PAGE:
The ranking of dam decommissioning was generally in the middle, although some exceptions remained for the indicators of economic loss and erosion. If maximal and minimal weight values, respectively, were assigned to the two indicators, the mean risk of the dam-decommissioning scenario ranked very close to the risk under existing conditions. When the weight of economic loss reached 0.48, the mean risk of the dam-decommissioning scenario increased almost to that of existing conditions (Figure 10). The dam-decommissioning scenario increased the economic-loss risk for some of the residential and commercial buildings (Figure 8a); thus, the larger weight assigned to economic loss enlarged its disadvantage. When a minimal weight was given to erosion, the mean risk of the decommissioning scenario was as large as the risk under existing conditions. In general, the mean risk of all of the cells is not greater than the risk under existing conditions if the dam is decommissioned (although areas with increased risk were found in some residential and commercial buildings). It seems that the flood-control capacity of the Heiwa Dam is limited, and decommissioning it will not significantly increase the flood risk. The priority of the dam-decommissioning scenario could be increased if a comprehensive plan addressing flood-risk management (i.e., improving the drainage systems of the city) were to be implemented. The priority of the dam decommissioning scenario may be further increased considering its beneficial effects on ecosystem restoration [47].

4.6. Potentials and Limitations of the Framework Adaptation

The framework presented here shows the multidisciplinary characteristics of analyzing multicriteria flood risks in aging-dam management. It involved the research regarding dam-safety engineering, hydraulic, hydrological, environmental, economic and social issues. Furthermore, the participants included relevant stakeholders, experts, and decision makers. The multidisciplinary and multiple-participant characteristics of the study made it possible to incorporate dam-safety management with flood-risk management.

It should be noted that this framework is a conceptual one. It can be applied to other locations, but its specific methods should be adjusted or improved according to the circumstances of each case and the availability of data. In particular, the criteria should be augmented when more detailed data are available. The binary approach, which only considers the influence of the flood inundation extent on risk, should be enhanced when more spatially explicit quantitative data are available (along with the development of urban statistics and census works). The methods to predict the probability of dam failure, the flood-inundation model, and the MCDA rules should also be adjusted accordingly.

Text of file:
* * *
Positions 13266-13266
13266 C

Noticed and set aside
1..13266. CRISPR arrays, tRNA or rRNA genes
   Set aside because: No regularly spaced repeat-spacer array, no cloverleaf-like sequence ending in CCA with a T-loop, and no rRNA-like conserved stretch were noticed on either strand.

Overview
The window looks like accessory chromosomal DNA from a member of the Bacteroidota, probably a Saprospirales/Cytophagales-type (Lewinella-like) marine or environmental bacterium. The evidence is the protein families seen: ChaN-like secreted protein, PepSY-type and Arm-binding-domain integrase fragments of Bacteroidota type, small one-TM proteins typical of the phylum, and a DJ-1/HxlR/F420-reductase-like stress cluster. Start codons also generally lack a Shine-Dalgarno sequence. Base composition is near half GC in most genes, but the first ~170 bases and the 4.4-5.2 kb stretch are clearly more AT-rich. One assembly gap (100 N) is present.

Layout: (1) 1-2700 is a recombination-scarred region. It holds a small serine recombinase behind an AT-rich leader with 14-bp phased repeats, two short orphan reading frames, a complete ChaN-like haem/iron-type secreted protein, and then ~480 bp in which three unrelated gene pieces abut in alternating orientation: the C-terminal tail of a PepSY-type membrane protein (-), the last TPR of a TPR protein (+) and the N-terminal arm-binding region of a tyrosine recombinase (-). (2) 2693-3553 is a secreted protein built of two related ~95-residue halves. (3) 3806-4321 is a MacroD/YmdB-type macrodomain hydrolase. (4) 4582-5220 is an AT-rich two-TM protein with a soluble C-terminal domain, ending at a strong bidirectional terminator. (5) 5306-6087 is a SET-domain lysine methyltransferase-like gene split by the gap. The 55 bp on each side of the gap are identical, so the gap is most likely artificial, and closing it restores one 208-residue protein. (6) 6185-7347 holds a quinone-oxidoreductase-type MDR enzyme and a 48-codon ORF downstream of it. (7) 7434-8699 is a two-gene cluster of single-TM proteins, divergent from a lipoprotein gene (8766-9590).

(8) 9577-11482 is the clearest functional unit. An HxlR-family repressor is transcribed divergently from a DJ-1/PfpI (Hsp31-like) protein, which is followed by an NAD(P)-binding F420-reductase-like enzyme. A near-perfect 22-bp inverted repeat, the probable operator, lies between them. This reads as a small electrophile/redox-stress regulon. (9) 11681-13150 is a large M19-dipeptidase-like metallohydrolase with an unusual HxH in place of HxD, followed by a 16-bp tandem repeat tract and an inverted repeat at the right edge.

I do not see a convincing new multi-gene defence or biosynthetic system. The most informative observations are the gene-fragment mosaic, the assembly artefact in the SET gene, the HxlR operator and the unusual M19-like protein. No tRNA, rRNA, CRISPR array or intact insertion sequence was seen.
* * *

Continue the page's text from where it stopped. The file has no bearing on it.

5. Conclusions

Developing a framework for the analysis of spatial multicriteria flood risk that incorporates economic, social and environmental dimensions is crucial for decision making for dam management, especially in urban areas. Based on spatial multicriteria decision analysis theory, a framework was developed to analyze the changes in the multicriteria flood risk of two management scenarios with regard to risk under existing conditions. This framework included scenario definition, problem structuring, criteria construction, spatial quantification of criteria, criteria weighting, decision rules, sensitivity analyses, and scenario appraisal. It is a conceptual framework that can be applied to other places, and its specific methods and criteria should be adjusted or improved according to the circumstances of each case and the availability of data.

In the case study of the Heiwa dam, the existing-condition analyses following this framework indicated that there would be serious flood inundation even in a 50-year flood event. A high flood risk was found for some of the residential buildings, social hot spots and the Jinghu Railway. The dam-rehabilitation simulation indicated that the multicriteria flood risk was reduced by 0.25 in most of the affected areas and resulted in a reduction of the mean risk. However, this reduction was no more than 23% based on the sensitivity analysis. If the dam were to be decommissioned, an increase in the inundation depth of more than 0.15 m would be found near the dam site where residential and commercial buildings are concentrated. This would cause the multicriteria flood risk to be increased by 0.20 in that location. However, the less intense and less frequent dam-failure flooding that follows dam decommission did not make the mean risk greater than the risk under existing conditions.